Albies used to carry this enigmatic aura; articles about catching them talked about wary, leader-shy fish with eyesight like a bird of prey. They were often touted as one of those empirical fish of a thousand casts, too wise and too fast for the clumsy newcomer. Fly fishers latched on to this stigma and made it much worse, like only hardcore fly guys can (I say this with love and affection, but you’re the guys that will pay a princely sum for ‘urine stained fox hair’, supposedly the perfect mimic for the Hendrickson mayfly). This kind of jeweler’s loop attention to excruciating detail only served to make them seem even more unattainable, causing me to label them as ‘hoity-toity’. As much as I adore a challenge, I didn’t want to catch a fish that cared what kind of shirt I was wearing!
So I pushed these green torpedoes to the back of some cluttered closet in my mind and stuck to my obviously comparably stupid striped bass (I don’t really think that!) I have lived at the coast for 21 years now and for 14 of those years, I brushed off albies in the same way I might brush off an invitation to play croquet or to attend a polo match, I don’t have the clothes for that kind of stuff!
Then, on a September day in 2017, I took a ride to a popular albie spot and, somewhat reluctantly, joined the group of guys standing on the jetty. To my surprise, most of these anglers were dressed like me, t-shirt, shorts and a baseball cap. I even knew a couple of the spin fishermen from the Canal! There was one fly guy and he didn’t disappoint; he had some kind of scarf around his neck and a wide-brimmed, finely woven straw hat, complete with a colorful ribbon that matched his scarf! I really don’t mean to pick on the fly guys, but sometimes you take it to a whole other level.
I wasn’t there 10 minutes before a fray of albies flared up to my right, I fired a little ‘epoxy style’ jig made by Spro into the school and hooked up immediately, the fish started to run but broke me off almost instantly. My drag was too tight, I guess I over-prepared for those blistering runs.
I retied and went back to blind-casting. It was a while before the fish showed again, but I came realize that this was truly a social event. Lots of talking, ribbing and discussion about where friends and internet heroes had caught fish the day before. Before I knew it, I was enjoying myself – I even hit it off with the fly guy! It was kind of like when I decided I hated mustard at age 6, even though I had never tried it, and then when I was like 16 I ate some accidentally, and discovered I loved it!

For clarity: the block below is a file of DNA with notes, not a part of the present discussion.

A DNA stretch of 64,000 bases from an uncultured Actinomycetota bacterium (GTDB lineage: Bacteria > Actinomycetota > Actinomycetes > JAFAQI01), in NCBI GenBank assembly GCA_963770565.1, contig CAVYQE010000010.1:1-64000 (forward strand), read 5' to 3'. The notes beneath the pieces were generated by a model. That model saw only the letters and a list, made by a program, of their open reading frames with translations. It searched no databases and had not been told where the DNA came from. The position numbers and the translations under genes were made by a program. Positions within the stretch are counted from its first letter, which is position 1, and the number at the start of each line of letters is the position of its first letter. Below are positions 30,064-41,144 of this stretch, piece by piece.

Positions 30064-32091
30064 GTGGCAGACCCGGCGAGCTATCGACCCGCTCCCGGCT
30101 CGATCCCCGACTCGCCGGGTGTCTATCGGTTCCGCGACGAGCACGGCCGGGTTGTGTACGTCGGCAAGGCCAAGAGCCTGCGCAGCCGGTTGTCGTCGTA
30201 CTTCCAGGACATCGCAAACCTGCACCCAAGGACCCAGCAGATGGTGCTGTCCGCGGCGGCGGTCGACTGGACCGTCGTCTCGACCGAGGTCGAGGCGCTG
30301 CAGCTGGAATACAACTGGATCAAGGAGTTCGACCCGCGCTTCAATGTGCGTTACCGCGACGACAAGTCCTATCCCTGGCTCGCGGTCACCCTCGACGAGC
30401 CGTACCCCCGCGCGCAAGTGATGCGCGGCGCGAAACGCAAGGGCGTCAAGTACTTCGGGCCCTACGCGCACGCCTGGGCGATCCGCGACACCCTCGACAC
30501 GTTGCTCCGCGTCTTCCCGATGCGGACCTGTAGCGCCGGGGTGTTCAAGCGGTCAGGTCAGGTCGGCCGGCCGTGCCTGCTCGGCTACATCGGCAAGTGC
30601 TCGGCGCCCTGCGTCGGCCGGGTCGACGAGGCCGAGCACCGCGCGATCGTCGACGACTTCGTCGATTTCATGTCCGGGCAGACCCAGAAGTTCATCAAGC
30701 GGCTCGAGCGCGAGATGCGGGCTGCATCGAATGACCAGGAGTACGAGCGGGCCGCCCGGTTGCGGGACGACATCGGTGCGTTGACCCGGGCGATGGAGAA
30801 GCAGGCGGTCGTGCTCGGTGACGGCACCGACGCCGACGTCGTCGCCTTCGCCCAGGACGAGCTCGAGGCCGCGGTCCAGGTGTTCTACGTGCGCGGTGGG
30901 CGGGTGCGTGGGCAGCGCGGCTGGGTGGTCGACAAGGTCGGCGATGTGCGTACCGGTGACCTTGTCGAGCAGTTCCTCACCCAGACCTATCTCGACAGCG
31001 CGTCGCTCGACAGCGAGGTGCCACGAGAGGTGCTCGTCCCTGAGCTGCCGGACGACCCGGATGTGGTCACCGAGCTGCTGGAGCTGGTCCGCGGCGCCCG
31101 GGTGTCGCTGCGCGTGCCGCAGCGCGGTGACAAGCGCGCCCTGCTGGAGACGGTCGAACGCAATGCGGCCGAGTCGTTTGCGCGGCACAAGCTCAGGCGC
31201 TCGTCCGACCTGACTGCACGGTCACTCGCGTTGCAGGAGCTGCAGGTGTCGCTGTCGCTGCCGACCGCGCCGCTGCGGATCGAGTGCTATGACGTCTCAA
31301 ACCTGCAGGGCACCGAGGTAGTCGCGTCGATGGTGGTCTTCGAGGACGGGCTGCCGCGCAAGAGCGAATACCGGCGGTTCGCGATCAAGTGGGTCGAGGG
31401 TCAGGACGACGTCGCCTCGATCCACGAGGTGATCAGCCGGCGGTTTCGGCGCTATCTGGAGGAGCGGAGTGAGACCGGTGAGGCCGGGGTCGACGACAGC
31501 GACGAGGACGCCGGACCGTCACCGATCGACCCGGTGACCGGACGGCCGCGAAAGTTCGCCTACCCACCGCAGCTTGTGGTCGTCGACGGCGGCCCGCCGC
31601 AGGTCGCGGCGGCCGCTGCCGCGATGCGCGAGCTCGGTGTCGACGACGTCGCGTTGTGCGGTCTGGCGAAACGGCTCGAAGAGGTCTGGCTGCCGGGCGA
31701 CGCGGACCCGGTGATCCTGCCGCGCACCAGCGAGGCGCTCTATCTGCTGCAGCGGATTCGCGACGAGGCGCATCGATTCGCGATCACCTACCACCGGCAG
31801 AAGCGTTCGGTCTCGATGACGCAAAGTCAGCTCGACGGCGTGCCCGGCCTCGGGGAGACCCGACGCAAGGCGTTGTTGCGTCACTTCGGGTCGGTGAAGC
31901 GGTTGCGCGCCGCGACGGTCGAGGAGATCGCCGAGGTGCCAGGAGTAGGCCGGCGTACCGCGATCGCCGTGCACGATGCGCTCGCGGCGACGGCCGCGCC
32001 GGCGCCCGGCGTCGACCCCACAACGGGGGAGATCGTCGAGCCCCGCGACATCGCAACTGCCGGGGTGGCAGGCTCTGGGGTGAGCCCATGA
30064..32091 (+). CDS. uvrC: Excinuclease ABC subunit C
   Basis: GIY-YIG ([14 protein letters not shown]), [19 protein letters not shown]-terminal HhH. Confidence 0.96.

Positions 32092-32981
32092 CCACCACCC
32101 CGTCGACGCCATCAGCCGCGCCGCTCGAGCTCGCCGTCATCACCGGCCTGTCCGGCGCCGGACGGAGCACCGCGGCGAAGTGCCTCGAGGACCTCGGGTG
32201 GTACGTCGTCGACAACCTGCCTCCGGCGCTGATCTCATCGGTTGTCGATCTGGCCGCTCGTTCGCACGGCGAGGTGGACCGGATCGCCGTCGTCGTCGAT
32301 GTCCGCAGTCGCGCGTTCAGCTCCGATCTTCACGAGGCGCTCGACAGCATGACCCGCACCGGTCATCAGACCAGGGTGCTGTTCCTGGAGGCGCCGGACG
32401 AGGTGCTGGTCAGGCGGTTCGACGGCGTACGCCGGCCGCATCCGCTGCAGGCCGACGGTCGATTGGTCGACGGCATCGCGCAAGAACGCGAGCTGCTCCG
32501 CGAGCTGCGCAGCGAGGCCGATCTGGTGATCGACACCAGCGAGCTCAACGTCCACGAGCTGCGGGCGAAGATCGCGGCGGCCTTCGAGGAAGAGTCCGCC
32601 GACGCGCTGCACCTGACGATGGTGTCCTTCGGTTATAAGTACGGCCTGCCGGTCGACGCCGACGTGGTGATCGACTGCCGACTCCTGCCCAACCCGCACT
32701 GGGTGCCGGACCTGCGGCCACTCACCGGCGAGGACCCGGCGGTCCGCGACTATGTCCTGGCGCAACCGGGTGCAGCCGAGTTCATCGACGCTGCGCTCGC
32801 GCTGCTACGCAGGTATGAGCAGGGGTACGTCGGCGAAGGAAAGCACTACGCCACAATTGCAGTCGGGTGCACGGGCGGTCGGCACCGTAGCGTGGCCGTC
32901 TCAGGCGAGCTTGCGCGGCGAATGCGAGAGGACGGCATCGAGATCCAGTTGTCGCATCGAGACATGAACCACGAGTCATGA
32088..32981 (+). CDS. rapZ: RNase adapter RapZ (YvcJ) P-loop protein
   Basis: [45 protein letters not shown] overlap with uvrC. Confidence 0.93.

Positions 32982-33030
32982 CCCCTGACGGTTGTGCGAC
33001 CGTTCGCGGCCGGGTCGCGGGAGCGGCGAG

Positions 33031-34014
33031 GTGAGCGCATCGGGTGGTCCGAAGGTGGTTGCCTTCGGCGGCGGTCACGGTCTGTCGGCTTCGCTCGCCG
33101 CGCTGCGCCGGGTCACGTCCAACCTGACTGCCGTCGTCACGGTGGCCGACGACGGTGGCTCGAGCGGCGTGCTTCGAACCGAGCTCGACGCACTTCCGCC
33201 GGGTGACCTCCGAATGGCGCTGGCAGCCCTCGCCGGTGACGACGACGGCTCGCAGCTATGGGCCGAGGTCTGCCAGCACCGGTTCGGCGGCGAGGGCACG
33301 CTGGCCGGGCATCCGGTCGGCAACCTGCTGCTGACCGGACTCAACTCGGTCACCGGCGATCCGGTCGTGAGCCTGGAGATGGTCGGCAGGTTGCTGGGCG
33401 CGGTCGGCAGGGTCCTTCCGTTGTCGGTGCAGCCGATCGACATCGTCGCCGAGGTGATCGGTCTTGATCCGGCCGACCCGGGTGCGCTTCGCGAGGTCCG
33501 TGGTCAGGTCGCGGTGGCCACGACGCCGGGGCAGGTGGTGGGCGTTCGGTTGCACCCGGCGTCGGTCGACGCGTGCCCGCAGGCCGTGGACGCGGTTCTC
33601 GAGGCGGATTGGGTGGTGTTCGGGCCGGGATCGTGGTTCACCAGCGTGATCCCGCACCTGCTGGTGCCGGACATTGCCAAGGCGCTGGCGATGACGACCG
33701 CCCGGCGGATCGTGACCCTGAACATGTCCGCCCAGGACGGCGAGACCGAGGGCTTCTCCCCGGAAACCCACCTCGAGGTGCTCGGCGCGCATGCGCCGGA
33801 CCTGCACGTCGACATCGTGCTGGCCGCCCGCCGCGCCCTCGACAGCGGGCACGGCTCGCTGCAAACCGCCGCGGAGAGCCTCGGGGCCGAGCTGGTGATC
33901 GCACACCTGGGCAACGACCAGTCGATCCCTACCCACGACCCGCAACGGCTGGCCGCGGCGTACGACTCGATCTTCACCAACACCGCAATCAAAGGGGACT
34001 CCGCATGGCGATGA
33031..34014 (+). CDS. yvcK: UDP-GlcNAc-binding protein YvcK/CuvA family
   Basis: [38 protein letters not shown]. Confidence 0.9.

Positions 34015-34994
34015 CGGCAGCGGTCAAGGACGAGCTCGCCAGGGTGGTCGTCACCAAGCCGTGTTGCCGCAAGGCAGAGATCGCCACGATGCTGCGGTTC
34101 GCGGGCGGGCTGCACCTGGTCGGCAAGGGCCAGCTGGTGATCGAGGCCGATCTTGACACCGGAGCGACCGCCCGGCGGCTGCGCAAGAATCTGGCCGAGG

The conversation was cut by another blowup of albies; I made a good cast and hooked up right away. I’ll never forget that first solid hookup. The fish ran so hard and so fast that I almost felt dizzy, like your first ride on one of those high-speed elevators. It was such an indescribable moment that combined 99.9% pure adrenalin together with a nagging question, “why haven’t I been doing this all along!?”
Luckily, nothing went wrong and I landed the fish. It was no record-breaker, probably a 7-pounder if I had to guess, looking at that perfect tuna body with all those little recesses for fins and those crazy iridescent colors, it was very special fish for me. One of the Canal guys took a quick photo for me and I then released the fish with a very clumsy plunge-release. Luckily the fish swam off at a high rate of speed. After that, I found myself stricken with this burning need to hook another one.
I’m not sure which moral is the one I meant to highlight with this editorial. Don’t judge a book by what it paid for urine-stained fox hair. Don’t let a stigma keep you away from a good time. Don’t believe everything you read. Believe in your ability to persevere, even when something is supposed to be difficult. Wide-brimmed hats could save you from sunburn and skin cancer…
Whatever moral you derived from this, take this too: remember that you got into fishing because it was fun, and albies…boy, are they a lot of fun!